In December of 2018, Jakelin Caal Maquin, a seven-year-old Guatemalan girl, died two days after being apprehended by Customs and Border Protection. Three months later, an autopsy determined the cause of her death: a bacterial infection. In May of this year, 16-year-old Carlos Hernandez Vásquez was found lifeless in a CBP detention facility in Texas. That same month, a two-year-old boy became the fourth Guatemalan child to die after being apprehended at the border. And the number has just kept growing: At least seven children have reportedly died in custody or after being detained at the border since late 2018.
Last month, John Sanders, who was then CBP's acting commissioner, said in an interview with the Associated Press that more children would die if Congress didn't approve a border aid bill. Then, on the same day ProPublica revealed the existence of a racist Facebook group for Border Patrol officers, a visit by House representatives to detention centers in Texas sparked outrage over the treatment of migrants.
President Donald Trump has since signed a $4.6 billion border aid package, but did it go far enough to protect migrants' basic needs?
According to House Democrats, no. On Wednesday, the House passed a bill setting humanitarian standards for CBP detention facilities. The legislation would require the agency to conduct medical screenings with certified health professionals and translators less than 12 hours after adults are detained. For children, pregnant women, and people with disabilities, screenings would have to take place in under three hours. The bill also states that CBP must ensure that detainees have access to at least one gallon of drinking water and three meals per day, as well as toilets, hygiene products, and shelter.
"This legislation makes crystal clear that the United States has a responsibility to meet basic humanitarian standards of care for individuals in our custody," said Representative Raul Ruiz (D-California), who introduced the bill. "We must address the real crisis at our border—one that has already taken the lives of two young children—and recognize the essential human dignity of all people. I am confident that the steps identified in this resolution will help save children's lives."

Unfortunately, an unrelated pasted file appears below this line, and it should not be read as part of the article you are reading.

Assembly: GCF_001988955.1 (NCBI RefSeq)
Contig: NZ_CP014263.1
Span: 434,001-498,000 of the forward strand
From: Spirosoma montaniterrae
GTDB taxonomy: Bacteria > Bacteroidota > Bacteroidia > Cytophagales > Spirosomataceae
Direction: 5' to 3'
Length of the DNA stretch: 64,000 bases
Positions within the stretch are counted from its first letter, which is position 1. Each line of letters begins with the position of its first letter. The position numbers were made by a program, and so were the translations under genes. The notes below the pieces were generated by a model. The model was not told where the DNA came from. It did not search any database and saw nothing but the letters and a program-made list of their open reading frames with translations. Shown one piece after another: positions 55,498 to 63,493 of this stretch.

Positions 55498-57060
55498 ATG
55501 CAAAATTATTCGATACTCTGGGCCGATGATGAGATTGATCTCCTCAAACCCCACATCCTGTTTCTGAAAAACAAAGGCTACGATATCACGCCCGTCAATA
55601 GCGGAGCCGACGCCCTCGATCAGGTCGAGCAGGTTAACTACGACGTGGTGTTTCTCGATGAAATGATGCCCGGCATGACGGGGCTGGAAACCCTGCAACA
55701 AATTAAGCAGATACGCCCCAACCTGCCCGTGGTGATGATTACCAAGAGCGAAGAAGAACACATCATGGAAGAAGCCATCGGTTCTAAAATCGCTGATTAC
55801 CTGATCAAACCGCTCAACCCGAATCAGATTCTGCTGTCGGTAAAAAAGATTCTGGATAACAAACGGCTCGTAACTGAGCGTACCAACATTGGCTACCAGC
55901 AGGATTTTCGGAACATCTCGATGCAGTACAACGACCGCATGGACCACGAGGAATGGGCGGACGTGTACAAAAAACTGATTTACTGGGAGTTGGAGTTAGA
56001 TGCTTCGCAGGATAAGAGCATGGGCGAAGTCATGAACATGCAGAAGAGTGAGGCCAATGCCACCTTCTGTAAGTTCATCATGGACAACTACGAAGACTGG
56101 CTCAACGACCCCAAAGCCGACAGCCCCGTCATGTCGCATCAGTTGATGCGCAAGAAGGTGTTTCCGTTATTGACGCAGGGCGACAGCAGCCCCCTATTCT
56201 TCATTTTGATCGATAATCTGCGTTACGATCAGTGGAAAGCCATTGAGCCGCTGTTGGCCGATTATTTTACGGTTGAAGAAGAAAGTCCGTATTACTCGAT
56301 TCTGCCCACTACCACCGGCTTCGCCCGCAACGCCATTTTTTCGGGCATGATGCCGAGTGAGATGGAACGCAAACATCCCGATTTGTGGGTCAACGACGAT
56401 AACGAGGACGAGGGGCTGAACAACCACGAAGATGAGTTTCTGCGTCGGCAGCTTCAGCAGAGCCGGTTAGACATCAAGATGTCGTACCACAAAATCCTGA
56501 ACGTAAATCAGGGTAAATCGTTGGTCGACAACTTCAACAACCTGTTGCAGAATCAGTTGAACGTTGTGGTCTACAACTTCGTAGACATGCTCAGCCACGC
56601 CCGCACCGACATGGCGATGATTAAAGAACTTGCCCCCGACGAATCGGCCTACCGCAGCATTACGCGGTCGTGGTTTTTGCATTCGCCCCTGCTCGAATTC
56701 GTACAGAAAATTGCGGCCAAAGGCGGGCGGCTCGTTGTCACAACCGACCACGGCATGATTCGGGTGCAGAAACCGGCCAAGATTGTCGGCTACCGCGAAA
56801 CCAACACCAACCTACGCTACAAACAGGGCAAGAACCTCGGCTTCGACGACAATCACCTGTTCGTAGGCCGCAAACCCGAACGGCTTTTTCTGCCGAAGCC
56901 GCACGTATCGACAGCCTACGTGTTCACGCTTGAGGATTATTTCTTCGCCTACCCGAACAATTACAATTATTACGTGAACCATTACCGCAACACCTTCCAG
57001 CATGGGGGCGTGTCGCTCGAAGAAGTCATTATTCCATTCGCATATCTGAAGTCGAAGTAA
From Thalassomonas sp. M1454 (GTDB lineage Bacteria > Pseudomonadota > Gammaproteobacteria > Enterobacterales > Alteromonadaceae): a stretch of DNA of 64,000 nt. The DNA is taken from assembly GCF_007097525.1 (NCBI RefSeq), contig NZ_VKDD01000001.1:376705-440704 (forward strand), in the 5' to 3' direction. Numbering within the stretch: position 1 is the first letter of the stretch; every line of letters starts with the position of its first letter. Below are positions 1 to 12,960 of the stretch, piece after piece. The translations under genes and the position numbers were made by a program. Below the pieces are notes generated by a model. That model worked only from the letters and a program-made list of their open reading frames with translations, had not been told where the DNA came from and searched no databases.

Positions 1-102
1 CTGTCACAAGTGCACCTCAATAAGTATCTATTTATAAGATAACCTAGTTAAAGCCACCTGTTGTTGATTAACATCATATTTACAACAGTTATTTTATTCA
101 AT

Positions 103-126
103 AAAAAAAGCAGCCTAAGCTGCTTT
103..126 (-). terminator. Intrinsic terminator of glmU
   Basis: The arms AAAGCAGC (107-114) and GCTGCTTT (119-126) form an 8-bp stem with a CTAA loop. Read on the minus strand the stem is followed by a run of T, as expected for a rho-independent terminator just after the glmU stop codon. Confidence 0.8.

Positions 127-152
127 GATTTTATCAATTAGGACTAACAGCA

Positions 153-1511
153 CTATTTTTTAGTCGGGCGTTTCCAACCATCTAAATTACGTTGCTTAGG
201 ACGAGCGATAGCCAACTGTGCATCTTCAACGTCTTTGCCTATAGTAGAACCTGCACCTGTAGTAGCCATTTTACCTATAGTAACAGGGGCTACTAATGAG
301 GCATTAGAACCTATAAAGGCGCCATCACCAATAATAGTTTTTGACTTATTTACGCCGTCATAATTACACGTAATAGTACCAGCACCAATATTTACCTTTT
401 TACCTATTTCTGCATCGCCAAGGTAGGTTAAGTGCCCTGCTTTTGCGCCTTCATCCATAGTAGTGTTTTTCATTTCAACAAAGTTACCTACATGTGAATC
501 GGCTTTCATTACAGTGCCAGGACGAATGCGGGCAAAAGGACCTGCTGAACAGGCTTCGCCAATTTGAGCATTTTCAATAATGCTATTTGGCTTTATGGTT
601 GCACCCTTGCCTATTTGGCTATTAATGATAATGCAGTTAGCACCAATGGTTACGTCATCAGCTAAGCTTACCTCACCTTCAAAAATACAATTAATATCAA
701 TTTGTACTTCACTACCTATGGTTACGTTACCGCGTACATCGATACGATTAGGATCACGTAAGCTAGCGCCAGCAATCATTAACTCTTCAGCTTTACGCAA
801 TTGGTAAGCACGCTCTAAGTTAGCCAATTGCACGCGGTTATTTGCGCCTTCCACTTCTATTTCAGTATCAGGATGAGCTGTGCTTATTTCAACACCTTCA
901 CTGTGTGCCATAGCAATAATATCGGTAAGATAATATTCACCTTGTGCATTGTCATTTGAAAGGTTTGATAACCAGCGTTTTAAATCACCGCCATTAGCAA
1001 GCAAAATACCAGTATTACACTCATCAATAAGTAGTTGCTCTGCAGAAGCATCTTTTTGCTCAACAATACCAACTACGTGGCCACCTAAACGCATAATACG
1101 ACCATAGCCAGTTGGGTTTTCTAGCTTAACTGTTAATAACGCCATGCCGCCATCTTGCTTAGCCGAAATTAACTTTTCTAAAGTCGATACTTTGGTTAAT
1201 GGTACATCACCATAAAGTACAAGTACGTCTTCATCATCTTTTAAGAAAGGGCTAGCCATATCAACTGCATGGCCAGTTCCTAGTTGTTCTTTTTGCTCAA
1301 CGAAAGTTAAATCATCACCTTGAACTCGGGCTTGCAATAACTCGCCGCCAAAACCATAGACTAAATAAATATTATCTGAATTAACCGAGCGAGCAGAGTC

The bill, which was only supported by one Republican in the House, is already facing opposition, raising questions about its chances to be approved by a Republican-controlled Senate. Representative Doug Collins (R-Georgia), the House Committee on the Judiciary Committee's ranking member, believes the proposed legislation doesn't address "the root causes of the crisis," and "would overwhelm the agency's already-stretched resources beyond what's reasonable."
"Our Border Patrol should be out interdicting narcotics, preventing illegal immigration and stopping child trafficking, not setting up full-service hospitals at every single facility," he wrote in a statement.
The humanitarian provisions in the bill were originally part of the House's version of the $4.6 billion emergency spending proposal to channel appropriations toward improving detention conditions and addressing security at the border. As the Texas Tribune explained, a significant amount of funds would be directed to the Department of Health and Human Services, which oversees shelters housing unaccompanied children. The House proposal also included provisions aimed at preventing the use of funds for immigration enforcement programs as opposed to humanitarian aid.
But with Trump threatening a veto and under pressure from the outcry over inhumane conditions in migrant detention centers, Congress passed the bipartisan Senate version of the emergency spending bill—which has fewer restrictions on the implementation of funds.
According to the Hill, the bill setting humanitarian standards for CBP was amended at the last minute to include a section stating that "men and women of the U.S. Border Patrol should be commended for continuing to carry out their duties in a professional manner." It received the support of 41 House Democrats.